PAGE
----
How are autistic people meant to negotiate boundaries when they spend the vast majority of their lives having their own boundaries ignored, trampled, or ridiculed?
By Lola Phoenix
Content warning: sexual abuse
Last year, Safe Kids, Thriving Families—a child abuse protection charity—introduced a campaign encouraging parents to not force their children to kiss or hug adults in their lives. The charity posted on Facebook:
“Just to be clear to everyone — WE LOVE HUGS AND KISSES. However, we are VERY MUCH against FORCING kids to kiss and hug. We are a child abuse protection charity who work in our community with victims and families and it is well established in this field that ONE of the ways to protect our children is to change our cultural attitudes towards consent and body autonomy.”
As silly as it may initially sound, I wonder if we could have a similar campaign by adults, for adults. As someone on the autistic spectrum, my life is constantly punctuated by moments where my consent is not prioritized and my personal boundaries are considered too obscure. The irony is that I am the one described as stubborn and unyielding — all while I organize my entire life around meeting the rigid societal norms created by allistic (non-autistic) people. Every day I walk on eggshells to avoid offending others. I make eye contact; I shake hands; I make awkward small talk — all done solely to make allistic people feel better. Meanwhile, my boundaries are considered both too unimportant and too “weird” to be accommodated.
How are autistic people meant to negotiate boundaries and provide consent when they spend the vast majority of their lives having their own boundaries ignored, trampled, or ridiculed?
From an early age, I took things very literally and never enjoyed breaking the rules. The mounting anxiety and the crushing guilt I felt afterwards never seemed to outweigh whatever rewards were promised; I liked doing what I was told. And, especially as a kid on the autistic spectrum, there were some basic rules I understood about life. One of them was that adults were always right and should always be listened to.
I make eye contact; I shake hands; I make awkward small talk —all done solely to make allistic people feel better.
In hindsight, I can’t tell you if being so willing to follow rules made it easier for my babysitter to sexually abuse me, or if being sexually abused — multiple times between the ages of 3 and 9 — made me invest even more in the rules. Maybe I believed that one day the right combination of rules would keep me safe from the sexual aggressors that I, even as a child — as someone society reads as female — held responsibility for defending myself from.
On top of the sexual abuse I experienced, growing up as a disabled child often further underscored that what happened to my body was not something I had control over; doctors and medical professionals had near-complete access to it. And while the intent of my doctors in removing my clothing was very different from those who sexually abused me, the message of both of these experiences congealed: From a very early age, my body just didn’t feel like my own.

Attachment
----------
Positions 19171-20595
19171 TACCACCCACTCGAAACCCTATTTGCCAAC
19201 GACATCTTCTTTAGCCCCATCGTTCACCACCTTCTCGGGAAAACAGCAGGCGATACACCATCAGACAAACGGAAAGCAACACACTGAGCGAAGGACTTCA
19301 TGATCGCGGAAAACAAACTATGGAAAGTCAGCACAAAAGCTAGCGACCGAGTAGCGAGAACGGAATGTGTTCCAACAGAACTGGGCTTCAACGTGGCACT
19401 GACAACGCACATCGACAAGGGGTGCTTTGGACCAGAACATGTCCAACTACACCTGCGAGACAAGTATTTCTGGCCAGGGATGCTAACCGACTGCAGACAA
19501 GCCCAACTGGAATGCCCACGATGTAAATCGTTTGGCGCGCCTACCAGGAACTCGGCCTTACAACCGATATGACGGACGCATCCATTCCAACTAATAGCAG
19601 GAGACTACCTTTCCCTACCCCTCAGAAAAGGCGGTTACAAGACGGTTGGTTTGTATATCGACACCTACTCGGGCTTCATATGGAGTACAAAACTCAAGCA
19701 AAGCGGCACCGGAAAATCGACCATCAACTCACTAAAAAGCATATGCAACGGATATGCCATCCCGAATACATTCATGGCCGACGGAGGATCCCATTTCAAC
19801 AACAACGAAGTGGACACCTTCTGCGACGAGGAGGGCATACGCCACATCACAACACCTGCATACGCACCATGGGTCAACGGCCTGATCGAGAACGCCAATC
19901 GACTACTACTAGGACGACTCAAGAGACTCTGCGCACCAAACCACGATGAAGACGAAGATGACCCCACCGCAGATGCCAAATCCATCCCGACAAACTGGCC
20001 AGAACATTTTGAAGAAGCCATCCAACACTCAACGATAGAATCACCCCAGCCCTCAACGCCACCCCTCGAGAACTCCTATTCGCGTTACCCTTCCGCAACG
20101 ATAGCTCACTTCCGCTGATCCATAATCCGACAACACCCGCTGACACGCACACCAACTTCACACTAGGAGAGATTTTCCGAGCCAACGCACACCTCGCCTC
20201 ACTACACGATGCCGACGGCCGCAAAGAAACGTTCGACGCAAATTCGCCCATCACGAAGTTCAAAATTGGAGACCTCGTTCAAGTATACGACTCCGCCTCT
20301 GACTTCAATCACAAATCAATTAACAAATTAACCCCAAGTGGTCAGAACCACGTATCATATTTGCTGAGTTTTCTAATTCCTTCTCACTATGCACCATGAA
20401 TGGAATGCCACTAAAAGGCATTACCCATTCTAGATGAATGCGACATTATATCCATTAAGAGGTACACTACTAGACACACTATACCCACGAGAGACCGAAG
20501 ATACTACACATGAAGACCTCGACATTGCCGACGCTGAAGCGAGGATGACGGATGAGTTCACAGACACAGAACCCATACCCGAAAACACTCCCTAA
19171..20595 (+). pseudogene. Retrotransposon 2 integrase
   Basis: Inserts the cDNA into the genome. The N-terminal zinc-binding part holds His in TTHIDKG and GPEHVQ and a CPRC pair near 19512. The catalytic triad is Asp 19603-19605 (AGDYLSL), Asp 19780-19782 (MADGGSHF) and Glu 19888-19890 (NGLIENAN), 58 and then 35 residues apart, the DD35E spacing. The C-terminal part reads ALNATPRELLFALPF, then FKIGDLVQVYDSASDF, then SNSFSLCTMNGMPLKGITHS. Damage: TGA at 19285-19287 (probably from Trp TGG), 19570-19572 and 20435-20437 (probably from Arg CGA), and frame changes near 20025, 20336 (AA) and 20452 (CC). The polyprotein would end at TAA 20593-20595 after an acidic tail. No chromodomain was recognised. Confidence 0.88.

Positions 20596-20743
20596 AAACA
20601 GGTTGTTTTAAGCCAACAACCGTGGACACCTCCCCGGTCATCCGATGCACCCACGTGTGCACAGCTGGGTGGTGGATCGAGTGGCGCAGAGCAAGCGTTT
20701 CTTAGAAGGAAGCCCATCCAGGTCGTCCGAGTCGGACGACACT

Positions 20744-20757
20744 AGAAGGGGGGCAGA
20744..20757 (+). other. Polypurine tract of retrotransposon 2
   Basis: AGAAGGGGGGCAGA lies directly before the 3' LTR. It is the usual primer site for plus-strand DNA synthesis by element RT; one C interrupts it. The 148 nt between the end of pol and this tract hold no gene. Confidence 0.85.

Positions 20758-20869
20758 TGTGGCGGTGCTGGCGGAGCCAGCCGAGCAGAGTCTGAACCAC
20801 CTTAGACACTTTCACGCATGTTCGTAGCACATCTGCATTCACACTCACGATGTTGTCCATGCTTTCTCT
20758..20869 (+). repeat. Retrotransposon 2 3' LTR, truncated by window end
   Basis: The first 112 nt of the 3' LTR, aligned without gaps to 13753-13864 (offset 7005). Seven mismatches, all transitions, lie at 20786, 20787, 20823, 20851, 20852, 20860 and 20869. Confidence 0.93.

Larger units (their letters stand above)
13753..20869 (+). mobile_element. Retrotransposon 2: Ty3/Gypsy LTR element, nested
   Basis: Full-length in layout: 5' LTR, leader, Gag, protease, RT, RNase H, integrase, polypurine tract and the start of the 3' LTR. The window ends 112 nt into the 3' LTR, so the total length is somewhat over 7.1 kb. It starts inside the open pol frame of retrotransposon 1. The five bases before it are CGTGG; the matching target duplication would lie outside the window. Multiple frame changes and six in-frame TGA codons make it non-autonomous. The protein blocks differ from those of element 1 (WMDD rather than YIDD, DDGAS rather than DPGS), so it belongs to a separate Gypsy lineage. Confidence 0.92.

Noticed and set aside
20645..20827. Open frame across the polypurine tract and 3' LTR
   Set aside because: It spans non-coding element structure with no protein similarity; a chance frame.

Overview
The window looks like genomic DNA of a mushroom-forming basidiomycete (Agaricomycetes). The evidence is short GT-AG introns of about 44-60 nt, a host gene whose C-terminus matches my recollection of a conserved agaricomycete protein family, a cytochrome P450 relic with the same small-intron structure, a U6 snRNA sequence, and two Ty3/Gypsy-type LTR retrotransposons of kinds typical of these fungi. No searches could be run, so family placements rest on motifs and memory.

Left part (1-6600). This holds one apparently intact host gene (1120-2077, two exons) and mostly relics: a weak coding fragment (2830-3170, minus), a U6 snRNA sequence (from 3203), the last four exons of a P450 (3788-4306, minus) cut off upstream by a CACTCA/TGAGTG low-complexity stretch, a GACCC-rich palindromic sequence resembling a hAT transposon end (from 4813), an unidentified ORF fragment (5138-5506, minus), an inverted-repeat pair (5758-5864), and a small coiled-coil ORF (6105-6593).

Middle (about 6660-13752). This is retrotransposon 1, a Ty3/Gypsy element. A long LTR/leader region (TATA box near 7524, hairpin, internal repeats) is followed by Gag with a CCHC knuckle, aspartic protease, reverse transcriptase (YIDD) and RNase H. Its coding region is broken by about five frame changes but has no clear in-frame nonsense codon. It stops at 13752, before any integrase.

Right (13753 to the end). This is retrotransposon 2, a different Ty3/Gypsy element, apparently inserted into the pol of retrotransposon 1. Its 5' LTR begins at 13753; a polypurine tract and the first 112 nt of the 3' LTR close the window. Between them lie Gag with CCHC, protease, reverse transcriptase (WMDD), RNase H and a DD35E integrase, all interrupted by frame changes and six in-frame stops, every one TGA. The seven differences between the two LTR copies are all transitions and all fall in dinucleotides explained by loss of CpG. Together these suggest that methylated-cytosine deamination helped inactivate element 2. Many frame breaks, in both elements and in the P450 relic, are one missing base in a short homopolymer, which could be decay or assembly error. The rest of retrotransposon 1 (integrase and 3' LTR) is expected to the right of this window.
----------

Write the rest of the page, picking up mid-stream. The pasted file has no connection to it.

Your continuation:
Moreover, I was always afraid of the consequences of saying “no,” as there have been myriad situations in my life where saying “no” was simply not safe — or it just never mattered.
Being blind in one eye, my three half siblings relished doing anything to target my “good” eye, whether it be shining lights into it or throwing things at it. Saying “no” never stopped them; it only seemed to delight and encourage them. I also grew up in the south, where a child saying “no” to a parent is not only unheard of, but could be met with swift punishment. Beyond those cultural norms, though, my family was also textbook abusive. If the wind slammed my door shut accidentally, I used to immediately open it again and apologize profusely. Displays of contradiction were not only unwelcome, but, with the most severe punishment in my childhood home being a belt whipping, extremely unsafe.
In short, whether the retribution was physical, emotional, mental, or all three, there have been many times when “no” was not an option — be it in terms of eye contact, shaking hands, or hugging people. Not doing these things either makes others feel awkward or causes me to stick out, which intensifies my anxiety.
This is the case even in spaces where consent is supposedly “valued” — where people are encouraged to ask before touching. You would think that in such spaces people would be less likely to assume or pressure your consent. But I’ve found that if people are encouraged to ask before touching you, they will then ask way more to hug and touch you, with the presumption you’ll agree due to this wonderful “safe space” exercise — more so than they ever would in a space without these rules.
It’s almost as if the rule of asking before touching is a green signal for people who want to touch. Instead of keeping their distance, people seem to push more for touch, which can make even those spaces unsafe for people in my position. Sure, I can physically say “no” to someone and within those spaces; it’s unlikely they will kick up a fuss. But “no” is more than just a simple word that’s a complete sentence — it’s a sentiment and right I am unused to having and exercising without penalty. It’s a negotiation I don’t always have the energy to have, and don’t need as much in spaces where people are less likely to ask me for hugs.